Also, batteries currently have no residual value priced into the purchase cost. Ford and SCE believe it might be possible to develop a market for the untapped value present in used plug-in hybrid electric vehicle batteries at the end of their vehicle life.
And, Edison's nationally recognized Electric Vehicle Technical Center in Pomona, Calif., is testing advanced battery technologies that could further enhance the emergence of future energy storage applications in the utility industry.
Ford-Edison Project to Evaluate Potential Values of PHEVs
As a transportation fuel, electricity is 50 percent to 75 percent less expensive than the equivalent cost of a gallon of gasoline. The diverse mix of energy sources used to generate the nation's electricity supply is priced lower and is more stable than the cost of petroleum.
- The use of plug-in hybrid vehicles holds the promise of reduced greenhouse gases and enhanced energy security.
Plug-in hybrid technology offers the opportunity to use as transportation fuel the nation's growing renewable generation portfolio as well as surplus off-peak power.
Plug-in hybrids produce less carbon dioxide and pollutants than gasoline hybrids. Such environmental and financial benefits will increase as a larger percentage of the nation's transportation needs is fueled from the power grid.
- Using off-peak electricity to fuel transportation could increase grid productivity and help bring down the price of electricity for utility customers.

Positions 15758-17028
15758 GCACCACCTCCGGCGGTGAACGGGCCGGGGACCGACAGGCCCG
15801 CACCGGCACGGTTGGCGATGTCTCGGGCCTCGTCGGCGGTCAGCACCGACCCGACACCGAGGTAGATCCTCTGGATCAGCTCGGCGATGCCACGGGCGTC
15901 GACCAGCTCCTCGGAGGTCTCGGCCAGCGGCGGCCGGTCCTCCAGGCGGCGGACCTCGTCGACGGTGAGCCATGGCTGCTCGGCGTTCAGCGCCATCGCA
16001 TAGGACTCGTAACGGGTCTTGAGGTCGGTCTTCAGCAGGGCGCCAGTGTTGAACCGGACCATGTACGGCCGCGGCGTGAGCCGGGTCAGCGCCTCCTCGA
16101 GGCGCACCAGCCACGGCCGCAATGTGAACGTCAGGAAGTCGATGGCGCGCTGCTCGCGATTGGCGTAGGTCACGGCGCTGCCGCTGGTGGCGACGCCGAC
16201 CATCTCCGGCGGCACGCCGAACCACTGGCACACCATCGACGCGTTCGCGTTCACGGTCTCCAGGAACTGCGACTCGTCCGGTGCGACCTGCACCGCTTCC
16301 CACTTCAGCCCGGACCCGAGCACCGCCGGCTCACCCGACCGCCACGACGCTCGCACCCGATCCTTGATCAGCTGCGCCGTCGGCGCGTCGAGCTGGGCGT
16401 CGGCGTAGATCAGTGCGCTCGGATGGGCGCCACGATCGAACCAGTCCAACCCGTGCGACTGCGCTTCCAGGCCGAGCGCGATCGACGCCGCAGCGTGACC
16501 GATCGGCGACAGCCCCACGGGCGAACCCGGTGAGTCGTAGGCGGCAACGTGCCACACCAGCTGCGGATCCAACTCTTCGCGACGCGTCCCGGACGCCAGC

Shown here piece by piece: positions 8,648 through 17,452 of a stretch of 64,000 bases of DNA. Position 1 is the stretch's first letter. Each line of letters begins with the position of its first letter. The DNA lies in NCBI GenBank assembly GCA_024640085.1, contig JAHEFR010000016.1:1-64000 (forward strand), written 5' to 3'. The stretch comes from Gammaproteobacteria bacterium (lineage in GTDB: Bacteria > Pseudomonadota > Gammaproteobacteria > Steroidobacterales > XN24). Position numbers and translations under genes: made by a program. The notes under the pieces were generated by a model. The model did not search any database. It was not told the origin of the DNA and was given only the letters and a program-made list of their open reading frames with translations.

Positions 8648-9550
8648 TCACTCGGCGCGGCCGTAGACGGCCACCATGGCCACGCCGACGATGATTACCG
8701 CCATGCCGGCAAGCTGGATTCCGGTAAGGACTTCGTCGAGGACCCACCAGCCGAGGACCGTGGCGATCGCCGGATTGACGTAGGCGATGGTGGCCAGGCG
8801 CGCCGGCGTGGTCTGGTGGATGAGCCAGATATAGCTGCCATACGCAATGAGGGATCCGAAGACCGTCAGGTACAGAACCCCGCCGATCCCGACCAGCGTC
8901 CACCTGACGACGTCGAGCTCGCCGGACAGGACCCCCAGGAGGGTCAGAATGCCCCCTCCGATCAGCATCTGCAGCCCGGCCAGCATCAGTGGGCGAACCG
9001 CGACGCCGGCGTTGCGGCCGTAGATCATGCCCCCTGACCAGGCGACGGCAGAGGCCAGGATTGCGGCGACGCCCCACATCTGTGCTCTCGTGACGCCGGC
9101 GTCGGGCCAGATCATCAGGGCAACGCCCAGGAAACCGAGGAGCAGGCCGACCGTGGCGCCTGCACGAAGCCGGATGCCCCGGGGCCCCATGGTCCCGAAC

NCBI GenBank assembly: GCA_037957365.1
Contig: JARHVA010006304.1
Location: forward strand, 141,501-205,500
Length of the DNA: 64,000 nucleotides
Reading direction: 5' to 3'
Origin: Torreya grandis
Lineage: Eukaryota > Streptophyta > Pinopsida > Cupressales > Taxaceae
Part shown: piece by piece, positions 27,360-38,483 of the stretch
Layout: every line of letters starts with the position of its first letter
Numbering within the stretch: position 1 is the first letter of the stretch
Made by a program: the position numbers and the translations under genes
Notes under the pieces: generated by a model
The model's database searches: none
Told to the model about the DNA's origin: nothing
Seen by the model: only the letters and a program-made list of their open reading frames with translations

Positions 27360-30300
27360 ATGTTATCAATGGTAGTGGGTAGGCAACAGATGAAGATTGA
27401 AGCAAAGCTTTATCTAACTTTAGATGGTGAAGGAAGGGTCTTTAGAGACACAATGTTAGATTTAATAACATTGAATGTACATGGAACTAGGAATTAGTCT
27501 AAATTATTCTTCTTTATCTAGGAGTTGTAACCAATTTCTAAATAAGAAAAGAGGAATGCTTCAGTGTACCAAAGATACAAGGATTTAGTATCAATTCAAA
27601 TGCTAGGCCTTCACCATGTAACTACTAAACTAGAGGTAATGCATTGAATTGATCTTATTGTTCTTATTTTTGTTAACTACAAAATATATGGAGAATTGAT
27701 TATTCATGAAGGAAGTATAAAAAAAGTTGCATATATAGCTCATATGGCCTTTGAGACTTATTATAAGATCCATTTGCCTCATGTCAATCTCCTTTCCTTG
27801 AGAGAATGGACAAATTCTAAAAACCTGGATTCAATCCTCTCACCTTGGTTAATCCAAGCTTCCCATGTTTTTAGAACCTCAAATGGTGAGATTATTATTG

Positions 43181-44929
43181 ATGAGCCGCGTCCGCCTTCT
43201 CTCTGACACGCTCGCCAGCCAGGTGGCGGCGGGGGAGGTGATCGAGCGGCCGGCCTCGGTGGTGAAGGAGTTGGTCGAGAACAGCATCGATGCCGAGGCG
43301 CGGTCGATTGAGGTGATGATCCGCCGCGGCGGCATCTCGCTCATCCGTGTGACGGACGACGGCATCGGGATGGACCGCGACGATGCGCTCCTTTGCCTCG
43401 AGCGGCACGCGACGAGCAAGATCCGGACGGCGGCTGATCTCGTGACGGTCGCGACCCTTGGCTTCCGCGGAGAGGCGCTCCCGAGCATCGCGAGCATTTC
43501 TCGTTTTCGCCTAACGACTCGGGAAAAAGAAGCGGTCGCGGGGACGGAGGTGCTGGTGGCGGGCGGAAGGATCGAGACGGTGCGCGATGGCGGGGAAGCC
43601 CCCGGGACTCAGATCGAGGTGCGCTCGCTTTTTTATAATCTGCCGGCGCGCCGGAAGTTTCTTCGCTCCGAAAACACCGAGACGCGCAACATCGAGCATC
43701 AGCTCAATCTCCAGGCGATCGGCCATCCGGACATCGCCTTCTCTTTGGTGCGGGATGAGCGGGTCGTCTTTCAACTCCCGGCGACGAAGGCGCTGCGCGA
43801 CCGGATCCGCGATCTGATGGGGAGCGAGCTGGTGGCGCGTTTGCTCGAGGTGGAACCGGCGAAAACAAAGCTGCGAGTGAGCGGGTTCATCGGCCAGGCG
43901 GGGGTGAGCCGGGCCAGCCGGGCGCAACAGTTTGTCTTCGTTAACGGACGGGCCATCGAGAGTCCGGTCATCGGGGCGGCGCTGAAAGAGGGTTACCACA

New Ford-Edison Vision
Each night, a large percentage of America's power generation infrastructure sits idle. A recent study by the U.S. Department of Energy 1 estimated that if every light duty car and truck in America today used plug-in hybrid technology, 73 percent of them could be plugged in and fueled by excess capacity in the electricity grid without constructing a single new power plant.
- Smart plug-in vehicles could become part of an integrated smart home and grid energy system of the future.
Untapped consumer benefits could be obtained by adding to the traditional utility system the energy storage and retrieval capacity of a large number of advanced batteries in plug-in hybrid vehicles. For the first time, excess power generated by home-based units such as rooftop solar generation could be stored and used when needed by the property owner.
Ford-Edison Project Components
- Ford and Edison intend to undertake a multi-million dollar, multi-year PHEV evaluation and demonstration program.
- Ford will provide SCE with a demonstration fleet of 2008 Ford Escape Hybrid SUVs that will be benchmarked for performance characteristics. The Escape hybrid platform will then be engineered by the Ford product development team, with a battery company partner yet to be named, to be fully PHEV capable.